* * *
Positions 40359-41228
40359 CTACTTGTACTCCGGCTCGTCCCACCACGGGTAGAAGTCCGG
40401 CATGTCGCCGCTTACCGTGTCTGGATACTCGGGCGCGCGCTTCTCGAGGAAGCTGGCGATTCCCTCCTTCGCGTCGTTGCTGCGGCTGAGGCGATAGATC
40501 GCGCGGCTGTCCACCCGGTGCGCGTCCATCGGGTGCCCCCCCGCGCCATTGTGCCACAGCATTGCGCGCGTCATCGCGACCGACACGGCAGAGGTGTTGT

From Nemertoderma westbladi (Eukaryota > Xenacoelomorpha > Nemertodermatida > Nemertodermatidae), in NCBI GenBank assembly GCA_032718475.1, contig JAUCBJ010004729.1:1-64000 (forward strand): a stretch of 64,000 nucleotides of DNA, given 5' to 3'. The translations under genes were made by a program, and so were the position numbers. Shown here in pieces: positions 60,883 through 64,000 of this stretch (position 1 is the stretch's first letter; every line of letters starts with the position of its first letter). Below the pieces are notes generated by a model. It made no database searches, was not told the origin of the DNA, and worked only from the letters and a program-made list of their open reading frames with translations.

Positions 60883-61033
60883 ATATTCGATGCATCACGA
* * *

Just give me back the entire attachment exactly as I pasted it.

Positions 40359-41228
40359 CTACTTGTACTCCGGCTCGTCCCACCACGGGTAGAAGTCCGG
40401 CATGTCGCCGCTTACCGTGTCTGGATACTCGGGCGCGCGCTTCTCGAGGAAGCTGGCGATTCCCTCCTTCGCGTCGTTGCTGCGGCTGAGGCGATAGATC
40501 GCGCGGCTGTCCACCCGGTGCGCGTCCATCGGGTGCCCCCCCGCGCCATTGTGCCACAGCATTGCGCGCGTCATCGCGACCGACACGGCAGAGGTGTTGT

From Nemertoderma westbladi (Eukaryota > Xenacoelomorpha > Nemertodermatida > Nemertodermatidae), in NCBI GenBank assembly GCA_032718475.1, contig JAUCBJ010004729.1:1-64000 (forward strand): a stretch of 64,000 nucleotides of DNA, given 5' to 3'. The translations under genes were made by a program, and so were the position numbers. Shown here in pieces: positions 60,883 through 64,000 of this stretch (position 1 is the stretch's first letter; every line of letters starts with the position of its first letter). Below the pieces are notes generated by a model. It made no database searches, was not told the origin of the DNA, and worked only from the letters and a program-made list of their open reading frames with translations.

Positions 60883-61033
60883 ATATTCGATGCATCACGA